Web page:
Last month we announced improvements coming to search in SharePoint Online (https://techcommunity.microsoft.com/t5/microsoft-search-blog/we-re-improving-search-usage-reports-in...). As we continue to innovate across Microsoft Search to bring you a better, more precise search experience – we’re making some changes and improvements to search in SharePoint Online.
No matter where people work or what kind of device they use, they need the ability to quickly and easily find the information that will help them be more productive. As part of our continued effort to bring Microsoft Search to all your favorite productivity apps and services we’re making changes and improvements to several classic search experiences in SharePoint.
We’re making changes to the handling of ranking models for search in Microsoft 365 (see https://docs.microsoft.com/sharepoint/dev/general-development/customizing-ranking-models-to-improve-...).
Ranking models are a SharePoint Server feature that have been supported in Microsoft 365 (SharePoint Online) to a limited extent for backwards compatibility.
With several search relevance improvements this feature in Microsoft 365 has become less applicable and may in certain cases hurt relevance rather than improving it. Certain low-level elements of the SharePoint Search ranking model have become obsolete due to other changes to the Microsoft 365 search core. This change is also a part of a larger shift towards machine learning based relevance tuning of search.
The change may affect search results if you
Earlier this year, a change was applied to search queries which override the selection of a non-default rank model in queries. The change results in queries falling back to using the default rank model to take advantage of recent relevance improvements in SharePoint Online.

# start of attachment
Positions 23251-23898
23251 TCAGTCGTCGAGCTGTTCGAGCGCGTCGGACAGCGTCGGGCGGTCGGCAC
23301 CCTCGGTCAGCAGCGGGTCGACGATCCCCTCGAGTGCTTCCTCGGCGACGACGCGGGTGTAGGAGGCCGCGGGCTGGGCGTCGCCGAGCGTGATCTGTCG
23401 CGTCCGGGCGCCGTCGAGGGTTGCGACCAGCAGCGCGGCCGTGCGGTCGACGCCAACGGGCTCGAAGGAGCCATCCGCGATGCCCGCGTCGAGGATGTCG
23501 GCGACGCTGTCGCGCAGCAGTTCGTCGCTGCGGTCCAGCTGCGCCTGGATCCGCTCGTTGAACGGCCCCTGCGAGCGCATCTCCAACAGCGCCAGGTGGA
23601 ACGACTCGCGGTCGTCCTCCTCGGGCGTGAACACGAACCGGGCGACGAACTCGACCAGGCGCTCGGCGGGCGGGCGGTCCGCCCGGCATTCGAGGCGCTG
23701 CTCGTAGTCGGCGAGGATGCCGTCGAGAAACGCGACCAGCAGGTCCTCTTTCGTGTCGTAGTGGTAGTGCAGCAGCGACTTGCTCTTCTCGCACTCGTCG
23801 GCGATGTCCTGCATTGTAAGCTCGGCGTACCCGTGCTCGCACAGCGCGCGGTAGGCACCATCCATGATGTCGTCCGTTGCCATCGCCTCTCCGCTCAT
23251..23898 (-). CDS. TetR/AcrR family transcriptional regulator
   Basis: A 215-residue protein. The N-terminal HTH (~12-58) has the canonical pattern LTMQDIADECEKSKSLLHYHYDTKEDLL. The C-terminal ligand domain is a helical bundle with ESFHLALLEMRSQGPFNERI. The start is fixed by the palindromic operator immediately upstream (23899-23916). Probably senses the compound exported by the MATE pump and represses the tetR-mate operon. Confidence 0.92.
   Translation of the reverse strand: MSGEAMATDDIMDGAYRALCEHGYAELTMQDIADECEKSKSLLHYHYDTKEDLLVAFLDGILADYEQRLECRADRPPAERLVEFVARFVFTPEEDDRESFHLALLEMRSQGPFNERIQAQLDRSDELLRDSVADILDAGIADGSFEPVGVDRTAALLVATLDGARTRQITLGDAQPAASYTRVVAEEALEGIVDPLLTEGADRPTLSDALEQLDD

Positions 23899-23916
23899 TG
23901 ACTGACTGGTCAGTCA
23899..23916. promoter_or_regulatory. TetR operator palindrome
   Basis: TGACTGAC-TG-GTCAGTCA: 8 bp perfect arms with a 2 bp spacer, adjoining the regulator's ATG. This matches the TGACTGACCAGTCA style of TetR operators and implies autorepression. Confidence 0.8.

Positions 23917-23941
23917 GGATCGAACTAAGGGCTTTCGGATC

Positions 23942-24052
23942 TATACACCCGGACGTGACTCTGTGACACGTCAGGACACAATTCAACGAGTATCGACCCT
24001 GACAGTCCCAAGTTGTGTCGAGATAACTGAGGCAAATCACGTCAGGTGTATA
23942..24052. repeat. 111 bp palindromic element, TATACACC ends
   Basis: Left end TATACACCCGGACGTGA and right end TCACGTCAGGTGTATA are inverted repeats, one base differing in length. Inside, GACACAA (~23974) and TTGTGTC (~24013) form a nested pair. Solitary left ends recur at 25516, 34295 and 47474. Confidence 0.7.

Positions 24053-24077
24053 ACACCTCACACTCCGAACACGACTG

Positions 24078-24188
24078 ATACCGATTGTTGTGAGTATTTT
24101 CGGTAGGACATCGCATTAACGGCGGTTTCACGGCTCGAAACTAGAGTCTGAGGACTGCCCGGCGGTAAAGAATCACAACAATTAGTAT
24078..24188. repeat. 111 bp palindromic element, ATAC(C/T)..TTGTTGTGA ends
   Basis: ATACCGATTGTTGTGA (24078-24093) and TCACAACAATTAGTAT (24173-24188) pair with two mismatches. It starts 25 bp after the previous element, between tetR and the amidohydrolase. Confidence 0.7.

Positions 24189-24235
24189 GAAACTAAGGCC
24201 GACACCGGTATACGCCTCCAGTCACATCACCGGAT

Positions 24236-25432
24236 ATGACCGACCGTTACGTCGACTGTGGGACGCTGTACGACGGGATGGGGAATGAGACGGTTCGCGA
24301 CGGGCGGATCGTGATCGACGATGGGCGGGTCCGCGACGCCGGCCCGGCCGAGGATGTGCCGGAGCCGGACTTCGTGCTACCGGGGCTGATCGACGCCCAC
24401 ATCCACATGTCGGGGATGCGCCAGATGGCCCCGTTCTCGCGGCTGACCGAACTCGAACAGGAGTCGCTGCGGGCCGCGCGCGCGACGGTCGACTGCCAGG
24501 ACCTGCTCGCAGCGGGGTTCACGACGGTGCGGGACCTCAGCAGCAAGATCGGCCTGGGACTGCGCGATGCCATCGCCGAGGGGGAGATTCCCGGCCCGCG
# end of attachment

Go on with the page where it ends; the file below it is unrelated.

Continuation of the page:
Upcoming change: We will stop supporting the ranking model tuning app. This app will no longer work in Microsoft 365 from February 2021.
We do not expect this change to impact your search application unless you have applied very deliberate changes in a ranking model via low-level tuning of a model. In this case you may need to consider if this tuning is no longer relevant, or may alternatively be achieved by using the XRANK feature.
In Microsoft 365 enterprise search experiences, the search results include:
This applies to all search experiences scoped to SharePoint/OneDrive, including native OneDrive for Business web and mobile search experiences.
Your privacy is important to us, and while we work to earn your trust every day, we discover areas of improvement where we can align our service with the users’ expectations of privacy. We are therefore rolling out a change in Microsoft 365 Search to ensure search results are consistent with what users perceive as private vs. shared content. We will do so by adapting the definition of private which is already in use by OneDrive, resulting in a consistent search experience with the users’ privacy at the center.
How will I see this change?
This change will only be visible in the search results for users who have been granted site collection admin privileges (directly or via a security group) to a OneDrive for Business site collection that they are not the owner of, through governance policies or other changes in ownership.
Prior to this change, OneDrive content that was not explicitly shared with you, but where access was granted through governance policies or changes in ownership, could be returned in search results. With this change, OneDrive content will not be returned in search results unless it has been shared with you through any Microsoft 365 sharing mechanism.
Full details of the scenarios associated with this change
An important aspect of this change is to ensure a consistent definition of ‘Private OneDrive content’ that is in line with the user’s expectation of privacy. In the OneDrive for Business Web experience today, the ‘Sharing’ column reflects the definition of private OneDrive content which we will adapt in search.
‘Sharing’ in this context means explicit sharing of items or folders within the OneDrive, or other low-level means to change the access rights for sites, folders, or items within the OneDrive. We know that customers may be concerned about perceived over-sharing via search, and thus we want to ensure that the content returned in search results are consistent with what users perceive as private vs. shared.